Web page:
The comments come at a crucial point in talks between Baghdad and Washington over a new security pact that will provide a legal basis for U.S. troops to operate in Iraq when a United Nations mandate expires at the end of the year.
U.S. President George W. Bush has refused to set a firm timetable for withdrawing 144,000 American troops from Iraq, but spoke last month of a general "time horizon" for a pullout.
Iraqi negotiators have proposed that U.S. combat troops leave the country by October 2010, although Washington has not yet agreed to it, a senior Iraqi official said on Friday.
If agreed, the timetable would mean the Bush administration effectively adopting a schedule very close to that proposed by Democratic presidential candidate Barack Obama, who opposed the 2003 U.S.-led invasion of Iraq.
A ceasefire imposed by Sadr on his militia a year ago has been a major factor in a drop in violence to four-year lows. Sadr, whose political movement controls 10 percent of seats in parliament, has long demanded U.S. troops leave Iraq.
"We feel there's a serious intention by the American forces for a withdrawal timetable at the very least," Sadr's spokesman Salah al-Ubaidi said before Friday prayers, when the cleric launched a new cultural wing of his movement.
"It should not be considered an end to the Mehdi army, but it's a halfway step to dissolving the Mehdi Army. If the U.S. began to implement a withdrawal timetable we shall complete the path to dissolution," Ubaidi said.
Mehdi Army street commanders in the Sadr City district of Baghdad welcomed the formation of the cultural arm.
"It is a good step to repair our mistakes, especially sectarianism and sectarian killings. We are very sorry about these sectarian killings, because some parties supported this violence for their own advantage," said commander Abu Sadeq.
The U.S. embassy in Baghdad said in a statement that all illegal armed elements in Iraq must disband to put an end to violence and it called on Sadr "to renounce violence and participate peacefully in the Iraqi political process."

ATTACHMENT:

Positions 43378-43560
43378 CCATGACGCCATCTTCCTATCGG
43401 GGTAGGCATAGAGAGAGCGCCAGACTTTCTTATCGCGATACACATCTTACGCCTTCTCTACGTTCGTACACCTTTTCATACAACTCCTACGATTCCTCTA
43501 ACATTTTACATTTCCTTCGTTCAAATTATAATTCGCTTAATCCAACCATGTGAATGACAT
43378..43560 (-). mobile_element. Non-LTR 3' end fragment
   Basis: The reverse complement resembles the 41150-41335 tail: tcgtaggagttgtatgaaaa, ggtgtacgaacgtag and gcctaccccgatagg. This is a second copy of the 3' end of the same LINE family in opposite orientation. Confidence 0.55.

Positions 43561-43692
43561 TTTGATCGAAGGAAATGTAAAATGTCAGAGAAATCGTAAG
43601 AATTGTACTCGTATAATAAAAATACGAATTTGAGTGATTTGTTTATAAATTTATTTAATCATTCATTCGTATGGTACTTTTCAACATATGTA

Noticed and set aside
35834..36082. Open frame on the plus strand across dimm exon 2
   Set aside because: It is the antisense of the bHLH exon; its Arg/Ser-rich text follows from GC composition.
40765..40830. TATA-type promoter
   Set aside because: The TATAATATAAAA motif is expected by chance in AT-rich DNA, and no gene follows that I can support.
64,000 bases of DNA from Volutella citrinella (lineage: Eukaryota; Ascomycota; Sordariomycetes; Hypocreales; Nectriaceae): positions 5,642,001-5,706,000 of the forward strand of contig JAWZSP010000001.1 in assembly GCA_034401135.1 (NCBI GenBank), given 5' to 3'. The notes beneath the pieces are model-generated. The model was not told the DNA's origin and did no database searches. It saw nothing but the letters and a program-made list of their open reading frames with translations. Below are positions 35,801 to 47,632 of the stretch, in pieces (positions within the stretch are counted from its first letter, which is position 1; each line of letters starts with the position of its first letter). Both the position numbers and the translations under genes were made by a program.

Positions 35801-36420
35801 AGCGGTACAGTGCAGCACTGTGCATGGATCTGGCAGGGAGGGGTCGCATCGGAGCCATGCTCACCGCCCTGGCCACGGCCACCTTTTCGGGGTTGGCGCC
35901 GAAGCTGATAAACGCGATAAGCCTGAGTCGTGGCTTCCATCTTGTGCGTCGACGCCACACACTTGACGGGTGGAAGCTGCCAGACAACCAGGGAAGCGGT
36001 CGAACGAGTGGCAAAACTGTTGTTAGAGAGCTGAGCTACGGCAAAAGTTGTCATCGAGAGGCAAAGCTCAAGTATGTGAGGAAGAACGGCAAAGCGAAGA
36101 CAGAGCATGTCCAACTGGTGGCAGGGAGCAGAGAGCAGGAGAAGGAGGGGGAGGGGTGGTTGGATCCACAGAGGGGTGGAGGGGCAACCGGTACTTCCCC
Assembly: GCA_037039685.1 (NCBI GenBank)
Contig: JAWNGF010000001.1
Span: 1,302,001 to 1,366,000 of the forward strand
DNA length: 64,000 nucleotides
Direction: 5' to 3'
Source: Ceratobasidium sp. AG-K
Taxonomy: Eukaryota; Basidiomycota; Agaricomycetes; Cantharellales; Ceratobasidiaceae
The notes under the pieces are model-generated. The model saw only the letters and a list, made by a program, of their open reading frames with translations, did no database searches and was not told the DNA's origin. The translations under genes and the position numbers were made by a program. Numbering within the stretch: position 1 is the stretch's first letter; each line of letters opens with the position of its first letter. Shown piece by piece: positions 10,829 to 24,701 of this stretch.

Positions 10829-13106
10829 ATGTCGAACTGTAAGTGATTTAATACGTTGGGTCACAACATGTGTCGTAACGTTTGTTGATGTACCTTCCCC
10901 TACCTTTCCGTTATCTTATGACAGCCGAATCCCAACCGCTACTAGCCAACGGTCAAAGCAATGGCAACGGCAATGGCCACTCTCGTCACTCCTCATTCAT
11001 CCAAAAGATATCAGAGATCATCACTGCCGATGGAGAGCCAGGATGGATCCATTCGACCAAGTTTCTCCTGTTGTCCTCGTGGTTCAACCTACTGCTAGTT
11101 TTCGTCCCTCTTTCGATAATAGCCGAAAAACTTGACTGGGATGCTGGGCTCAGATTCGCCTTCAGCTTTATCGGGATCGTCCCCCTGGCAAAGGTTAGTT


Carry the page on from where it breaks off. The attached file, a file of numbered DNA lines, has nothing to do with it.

Iraqi government officials say an agreement is close on a timetable for a U.S. withdrawal. But the White House says it is too soon to say when it can pull out its forces.
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The issue is politically sensitive in the United States ahead of the presidential election in November. Obama has pledged to withdraw all combat troops by mid-2010, while his Republican opponent John McCain refuses to set a date.
The Iraqi proposal would see U.S. forces withdraw from the streets of Iraqi cities by the middle of next year and combat troops return home by October 2010. Some American support units could stay on for another few years, the senior official said.
"As of last night (the schedule) was one of the issues being discussed between the two sides. There is no agreement yet, but this is what the Iraqis are asking for," said the official, who is close to the negotiations.
White House spokeswoman Dana Perino, in Beijing accompanying Bush, said no announcement on an agreement was imminent and it was too early to discuss pullout dates. She cited Bush's earlier statement that any such goals would be "conditions-based."
Iraq's ambassador to the United Nations, Hamid Bayati, said on Thursday an agreement on the U.S. forces' status was close and that the government expected to put it to parliamentarians when they return from summer recess in September.
Sadr's Mehdi Army launched two uprisings against U.S. forces in 2004. He backed Prime Minister Nuri al-Maliki's rise to power in 2006 but split with him last year over the timetable issue.
This year Maliki, a Shi'ite, launched several largely successful crackdowns against militias including the Mehdi Army.
U.S. and Iraqi forces have now deployed in Sadr's Baghdad stronghold, the Sadr City slum, after weeks of heavy fighting in March and April. Prior to the campaign, government influence in among the slum's 2 million people was virtually nil.
Iraqi forces also successfully pushed militias from the centre of the southern city of Basra earlier this year.
Sadr's spokesman said while the "resistance" would not end until U.S. troops left Iraq, the cleric was ready to take positive steps if Washington moved in the right direction.
"If we find (this does not happen) and the U.S. forces change their stance over the timetable, we can change direction also," he said. "This will not mean ending the ceasefire, it will depend on what's going on on the ground."
Additional reporting by Peter Graff, Mohammed Abbas, Waleed Ibrahim, Aws Qusay in Baghdad, Matt Spetalnick in Beijing, Megan Davies in New York and Mariam Karouny in London
Writing by David Clarke, editing by Samia Nakhoul
© 2008 Reuters
Leila Fadel writes about the status-of-forces agreement for McClatchy.